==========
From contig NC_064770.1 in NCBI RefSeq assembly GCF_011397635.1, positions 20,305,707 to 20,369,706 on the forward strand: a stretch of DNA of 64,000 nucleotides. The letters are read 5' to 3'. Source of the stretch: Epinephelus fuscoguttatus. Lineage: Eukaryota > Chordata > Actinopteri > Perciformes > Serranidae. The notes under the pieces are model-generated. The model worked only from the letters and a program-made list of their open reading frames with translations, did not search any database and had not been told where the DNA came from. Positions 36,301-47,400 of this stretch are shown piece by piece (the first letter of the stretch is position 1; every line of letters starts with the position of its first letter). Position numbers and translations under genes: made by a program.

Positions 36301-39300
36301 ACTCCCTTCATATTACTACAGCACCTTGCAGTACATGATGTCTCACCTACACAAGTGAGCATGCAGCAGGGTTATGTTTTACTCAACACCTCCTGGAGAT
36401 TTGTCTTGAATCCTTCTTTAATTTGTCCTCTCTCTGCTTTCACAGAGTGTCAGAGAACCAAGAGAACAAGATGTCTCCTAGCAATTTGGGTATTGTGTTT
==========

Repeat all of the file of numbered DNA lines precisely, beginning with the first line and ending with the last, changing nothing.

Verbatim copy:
From contig NC_064770.1 in NCBI RefSeq assembly GCF_011397635.1, positions 20,305,707 to 20,369,706 on the forward strand: a stretch of DNA of 64,000 nucleotides. The letters are read 5' to 3'. Source of the stretch: Epinephelus fuscoguttatus. Lineage: Eukaryota > Chordata > Actinopteri > Perciformes > Serranidae. The notes under the pieces are model-generated. The model worked only from the letters and a program-made list of their open reading frames with translations, did not search any database and had not been told where the DNA came from. Positions 36,301-47,400 of this stretch are shown piece by piece (the first letter of the stretch is position 1; every line of letters starts with the position of its first letter). Position numbers and translations under genes: made by a program.

Positions 36301-39300
36301 ACTCCCTTCATATTACTACAGCACCTTGCAGTACATGATGTCTCACCTACACAAGTGAGCATGCAGCAGGGTTATGTTTTACTCAACACCTCCTGGAGAT
36401 TTGTCTTGAATCCTTCTTTAATTTGTCCTCTCTCTGCTTTCACAGAGTGTCAGAGAACCAAGAGAACAAGATGTCTCCTAGCAATTTGGGTATTGTGTTT